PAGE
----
First, you should think about where the conspiracy theory comes from.
“When you talk to friends and family members, try to understand the core of their thoughts first,” therapist Weena Cullins told Insider. “People are afraid. And conspiracy theories are usually motivated by fear. ”Tries to direct the conversation to the root of the problem rather than the details of the theory. Talk about their fears and concerns instead of going into the finer details that you don’t agree on, ”said Cullins.
Then you should consider who will tell you about the theory. “Think about whether it is someone who is often seen as controversial in the family, or whether it is someone who only shares what he saw online,” psychotherapist Matt Lundquist told Insider. “I urge people to be suspicious at first and to say,” Wait a minute, are we talking seriously about a topic or are they looking for a fight? ”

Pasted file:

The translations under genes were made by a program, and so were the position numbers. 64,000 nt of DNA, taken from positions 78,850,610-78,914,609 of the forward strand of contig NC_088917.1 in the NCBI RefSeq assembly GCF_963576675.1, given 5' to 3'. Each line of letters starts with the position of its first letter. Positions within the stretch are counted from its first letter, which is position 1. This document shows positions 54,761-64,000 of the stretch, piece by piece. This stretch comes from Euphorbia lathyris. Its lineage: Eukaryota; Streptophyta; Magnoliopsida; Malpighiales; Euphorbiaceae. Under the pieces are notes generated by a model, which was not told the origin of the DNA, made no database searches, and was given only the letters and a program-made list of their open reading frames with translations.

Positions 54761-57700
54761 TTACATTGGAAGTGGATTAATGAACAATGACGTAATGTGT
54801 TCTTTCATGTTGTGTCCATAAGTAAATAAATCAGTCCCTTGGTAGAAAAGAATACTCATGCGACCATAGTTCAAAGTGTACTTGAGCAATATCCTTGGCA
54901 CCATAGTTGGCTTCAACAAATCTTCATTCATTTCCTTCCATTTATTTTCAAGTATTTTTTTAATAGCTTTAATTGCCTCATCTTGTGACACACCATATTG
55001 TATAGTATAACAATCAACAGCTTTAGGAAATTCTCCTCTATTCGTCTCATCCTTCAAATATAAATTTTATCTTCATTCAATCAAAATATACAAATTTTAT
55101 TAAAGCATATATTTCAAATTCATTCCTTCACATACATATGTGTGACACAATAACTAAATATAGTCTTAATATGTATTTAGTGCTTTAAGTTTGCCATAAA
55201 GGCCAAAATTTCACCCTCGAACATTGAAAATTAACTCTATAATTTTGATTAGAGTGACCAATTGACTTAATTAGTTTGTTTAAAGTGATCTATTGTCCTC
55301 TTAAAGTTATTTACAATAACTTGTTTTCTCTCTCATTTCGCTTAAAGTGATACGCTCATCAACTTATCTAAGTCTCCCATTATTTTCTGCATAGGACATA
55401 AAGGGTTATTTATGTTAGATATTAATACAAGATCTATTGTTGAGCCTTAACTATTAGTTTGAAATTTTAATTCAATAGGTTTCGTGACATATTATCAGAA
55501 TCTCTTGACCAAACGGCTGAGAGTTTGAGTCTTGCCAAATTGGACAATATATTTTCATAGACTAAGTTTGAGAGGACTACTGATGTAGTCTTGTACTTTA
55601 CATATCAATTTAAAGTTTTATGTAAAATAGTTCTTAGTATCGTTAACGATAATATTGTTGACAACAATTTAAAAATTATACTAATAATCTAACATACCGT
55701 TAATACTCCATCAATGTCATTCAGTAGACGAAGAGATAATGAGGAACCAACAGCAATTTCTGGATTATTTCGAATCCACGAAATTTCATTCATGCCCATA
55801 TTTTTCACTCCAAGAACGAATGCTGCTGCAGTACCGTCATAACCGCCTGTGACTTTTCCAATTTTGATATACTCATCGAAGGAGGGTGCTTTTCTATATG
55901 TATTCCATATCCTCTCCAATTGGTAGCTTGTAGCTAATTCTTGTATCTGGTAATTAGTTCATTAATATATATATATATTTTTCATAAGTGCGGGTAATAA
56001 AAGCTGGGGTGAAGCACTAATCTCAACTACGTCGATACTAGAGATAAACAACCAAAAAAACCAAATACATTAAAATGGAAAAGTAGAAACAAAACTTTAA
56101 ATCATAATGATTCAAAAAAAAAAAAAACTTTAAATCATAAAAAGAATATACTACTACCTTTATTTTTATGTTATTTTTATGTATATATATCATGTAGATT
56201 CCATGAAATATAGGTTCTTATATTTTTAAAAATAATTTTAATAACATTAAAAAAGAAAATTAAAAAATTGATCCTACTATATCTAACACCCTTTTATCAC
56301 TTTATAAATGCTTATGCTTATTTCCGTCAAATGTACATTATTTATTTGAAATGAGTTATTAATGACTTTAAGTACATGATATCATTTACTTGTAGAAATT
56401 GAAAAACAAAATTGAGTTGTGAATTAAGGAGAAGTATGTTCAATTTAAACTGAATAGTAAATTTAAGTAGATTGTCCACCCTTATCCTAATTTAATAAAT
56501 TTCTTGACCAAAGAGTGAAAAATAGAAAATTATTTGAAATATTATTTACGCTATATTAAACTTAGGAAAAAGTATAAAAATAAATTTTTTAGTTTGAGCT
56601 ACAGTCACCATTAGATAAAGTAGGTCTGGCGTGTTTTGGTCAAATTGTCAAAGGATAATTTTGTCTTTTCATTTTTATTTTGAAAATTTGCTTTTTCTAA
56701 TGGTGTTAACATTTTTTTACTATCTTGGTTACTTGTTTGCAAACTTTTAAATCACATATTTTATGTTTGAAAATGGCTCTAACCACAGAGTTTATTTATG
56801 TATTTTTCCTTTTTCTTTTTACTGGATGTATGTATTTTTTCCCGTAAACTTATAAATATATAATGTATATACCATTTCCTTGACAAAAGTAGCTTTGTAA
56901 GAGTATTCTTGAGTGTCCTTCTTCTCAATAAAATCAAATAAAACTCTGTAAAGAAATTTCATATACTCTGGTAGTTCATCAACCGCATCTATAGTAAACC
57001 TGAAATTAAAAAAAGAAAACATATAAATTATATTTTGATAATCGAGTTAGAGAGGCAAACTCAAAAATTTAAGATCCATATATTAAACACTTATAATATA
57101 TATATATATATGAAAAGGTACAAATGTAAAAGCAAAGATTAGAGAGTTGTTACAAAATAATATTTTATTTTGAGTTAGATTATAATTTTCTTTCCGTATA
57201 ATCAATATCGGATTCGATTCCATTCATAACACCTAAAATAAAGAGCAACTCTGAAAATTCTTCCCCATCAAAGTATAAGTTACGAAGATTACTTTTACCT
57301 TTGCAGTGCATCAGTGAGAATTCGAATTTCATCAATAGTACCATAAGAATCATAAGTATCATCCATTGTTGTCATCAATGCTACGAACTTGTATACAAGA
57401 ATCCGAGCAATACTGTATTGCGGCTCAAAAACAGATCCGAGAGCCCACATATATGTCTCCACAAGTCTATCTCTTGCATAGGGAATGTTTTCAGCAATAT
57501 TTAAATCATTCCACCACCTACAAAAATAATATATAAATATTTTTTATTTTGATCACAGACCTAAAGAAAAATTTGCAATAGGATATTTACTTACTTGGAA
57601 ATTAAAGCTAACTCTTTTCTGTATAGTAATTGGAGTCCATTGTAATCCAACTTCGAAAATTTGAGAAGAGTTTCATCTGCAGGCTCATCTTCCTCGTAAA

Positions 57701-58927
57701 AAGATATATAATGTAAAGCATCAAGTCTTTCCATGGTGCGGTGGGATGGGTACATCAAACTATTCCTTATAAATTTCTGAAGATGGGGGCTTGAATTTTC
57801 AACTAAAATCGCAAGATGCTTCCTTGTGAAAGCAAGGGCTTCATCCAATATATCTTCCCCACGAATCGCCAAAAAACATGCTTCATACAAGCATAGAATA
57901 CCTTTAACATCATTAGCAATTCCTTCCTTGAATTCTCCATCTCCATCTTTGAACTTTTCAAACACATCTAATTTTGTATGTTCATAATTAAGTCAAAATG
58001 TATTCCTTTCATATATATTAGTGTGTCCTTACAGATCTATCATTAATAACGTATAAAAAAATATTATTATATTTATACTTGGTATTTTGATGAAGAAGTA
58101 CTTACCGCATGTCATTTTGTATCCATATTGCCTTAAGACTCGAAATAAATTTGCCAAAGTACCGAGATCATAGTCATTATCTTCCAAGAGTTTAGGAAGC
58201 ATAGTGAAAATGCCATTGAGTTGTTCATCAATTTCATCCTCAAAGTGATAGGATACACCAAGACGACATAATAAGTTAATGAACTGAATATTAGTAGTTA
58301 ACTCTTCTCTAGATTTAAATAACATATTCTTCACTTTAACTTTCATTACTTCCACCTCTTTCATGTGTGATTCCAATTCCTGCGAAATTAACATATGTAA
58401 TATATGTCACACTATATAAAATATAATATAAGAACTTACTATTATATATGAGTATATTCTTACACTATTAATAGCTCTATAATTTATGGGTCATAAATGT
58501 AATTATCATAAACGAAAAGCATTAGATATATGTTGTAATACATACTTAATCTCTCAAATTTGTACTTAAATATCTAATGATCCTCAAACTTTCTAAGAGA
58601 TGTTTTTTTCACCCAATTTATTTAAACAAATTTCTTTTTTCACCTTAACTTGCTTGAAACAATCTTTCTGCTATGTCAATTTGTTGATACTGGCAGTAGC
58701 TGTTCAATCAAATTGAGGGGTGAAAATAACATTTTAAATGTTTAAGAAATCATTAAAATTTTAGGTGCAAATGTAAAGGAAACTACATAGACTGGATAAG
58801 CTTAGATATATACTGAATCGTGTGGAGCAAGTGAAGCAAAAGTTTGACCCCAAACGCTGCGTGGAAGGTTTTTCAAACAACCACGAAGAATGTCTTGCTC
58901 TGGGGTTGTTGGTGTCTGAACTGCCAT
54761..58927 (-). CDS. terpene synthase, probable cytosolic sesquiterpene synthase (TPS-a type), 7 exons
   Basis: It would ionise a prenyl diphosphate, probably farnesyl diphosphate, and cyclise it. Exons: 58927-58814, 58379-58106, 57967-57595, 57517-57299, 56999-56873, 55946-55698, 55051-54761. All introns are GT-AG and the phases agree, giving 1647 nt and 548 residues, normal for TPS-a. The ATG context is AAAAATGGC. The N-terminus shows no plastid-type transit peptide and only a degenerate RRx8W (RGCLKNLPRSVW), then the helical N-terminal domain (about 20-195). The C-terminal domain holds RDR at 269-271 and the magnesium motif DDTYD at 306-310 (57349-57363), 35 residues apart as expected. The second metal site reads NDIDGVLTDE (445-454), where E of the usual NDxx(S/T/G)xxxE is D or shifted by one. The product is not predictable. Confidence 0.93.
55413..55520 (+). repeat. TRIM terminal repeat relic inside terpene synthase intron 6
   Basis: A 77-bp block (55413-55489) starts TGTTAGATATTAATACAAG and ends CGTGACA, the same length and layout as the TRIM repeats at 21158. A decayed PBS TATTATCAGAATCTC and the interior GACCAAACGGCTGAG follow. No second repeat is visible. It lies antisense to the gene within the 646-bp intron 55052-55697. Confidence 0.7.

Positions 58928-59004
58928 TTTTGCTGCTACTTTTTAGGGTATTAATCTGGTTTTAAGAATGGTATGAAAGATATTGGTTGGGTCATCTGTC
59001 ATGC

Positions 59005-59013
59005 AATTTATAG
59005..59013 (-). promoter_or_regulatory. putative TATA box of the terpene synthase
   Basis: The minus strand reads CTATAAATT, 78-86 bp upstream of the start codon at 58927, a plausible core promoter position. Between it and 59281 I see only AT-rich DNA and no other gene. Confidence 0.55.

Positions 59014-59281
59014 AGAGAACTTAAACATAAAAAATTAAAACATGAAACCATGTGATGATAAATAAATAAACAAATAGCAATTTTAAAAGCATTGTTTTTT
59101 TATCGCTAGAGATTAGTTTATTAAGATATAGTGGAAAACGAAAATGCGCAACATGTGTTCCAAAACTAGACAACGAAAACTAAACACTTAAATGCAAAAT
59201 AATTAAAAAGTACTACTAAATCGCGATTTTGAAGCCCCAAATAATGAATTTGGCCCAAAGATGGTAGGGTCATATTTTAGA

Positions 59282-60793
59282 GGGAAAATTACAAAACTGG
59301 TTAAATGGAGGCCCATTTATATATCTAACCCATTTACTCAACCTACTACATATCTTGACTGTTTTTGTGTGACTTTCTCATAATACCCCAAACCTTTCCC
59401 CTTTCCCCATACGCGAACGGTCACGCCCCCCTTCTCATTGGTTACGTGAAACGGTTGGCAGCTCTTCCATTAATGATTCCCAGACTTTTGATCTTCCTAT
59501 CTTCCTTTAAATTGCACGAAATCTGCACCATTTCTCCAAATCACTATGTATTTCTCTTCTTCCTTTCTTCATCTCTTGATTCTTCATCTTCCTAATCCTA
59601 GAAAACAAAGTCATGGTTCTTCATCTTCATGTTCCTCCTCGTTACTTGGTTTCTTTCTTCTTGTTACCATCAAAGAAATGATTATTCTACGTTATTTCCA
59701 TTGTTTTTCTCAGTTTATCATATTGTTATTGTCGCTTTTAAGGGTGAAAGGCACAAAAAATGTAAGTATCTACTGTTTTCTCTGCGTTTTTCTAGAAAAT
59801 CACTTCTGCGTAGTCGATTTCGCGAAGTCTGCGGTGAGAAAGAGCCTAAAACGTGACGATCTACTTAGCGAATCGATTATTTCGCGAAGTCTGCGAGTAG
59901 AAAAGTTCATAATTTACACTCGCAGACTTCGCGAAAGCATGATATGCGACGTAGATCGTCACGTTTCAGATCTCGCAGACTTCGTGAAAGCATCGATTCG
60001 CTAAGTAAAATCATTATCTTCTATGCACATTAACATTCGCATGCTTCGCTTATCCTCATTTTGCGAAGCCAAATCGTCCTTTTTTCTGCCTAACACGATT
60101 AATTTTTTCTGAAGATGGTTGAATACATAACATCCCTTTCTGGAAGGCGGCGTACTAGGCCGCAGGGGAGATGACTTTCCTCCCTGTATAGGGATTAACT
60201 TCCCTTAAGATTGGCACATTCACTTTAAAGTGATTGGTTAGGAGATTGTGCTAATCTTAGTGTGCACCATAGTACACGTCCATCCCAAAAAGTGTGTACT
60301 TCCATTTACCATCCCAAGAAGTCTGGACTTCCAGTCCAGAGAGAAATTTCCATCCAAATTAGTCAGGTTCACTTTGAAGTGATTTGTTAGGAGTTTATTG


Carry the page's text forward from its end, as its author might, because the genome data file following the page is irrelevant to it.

According to Lundquist, it is often best, especially in the latter case, not to get involved in the conversation at all. “You could say that it would be better not to talk about politics and end the issue,” said Lundquist. “If someone believes that some global healthcare officials are involved in a big conspiracy, you won’t be able to have a reasonable conversation with that person.”